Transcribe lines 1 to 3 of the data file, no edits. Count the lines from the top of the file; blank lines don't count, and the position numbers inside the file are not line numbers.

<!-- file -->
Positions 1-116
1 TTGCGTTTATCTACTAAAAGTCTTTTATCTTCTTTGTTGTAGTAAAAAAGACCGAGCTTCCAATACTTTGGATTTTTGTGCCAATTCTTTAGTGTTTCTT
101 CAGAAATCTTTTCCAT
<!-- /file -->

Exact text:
Positions 1-116
1 TTGCGTTTATCTACTAAAAGTCTTTTATCTTCTTTGTTGTAGTAAAAAAGACCGAGCTTCCAATACTTTGGATTTTTGTGCCAATTCTTTAGTGTTTCTT
101 CAGAAATCTTTTCCAT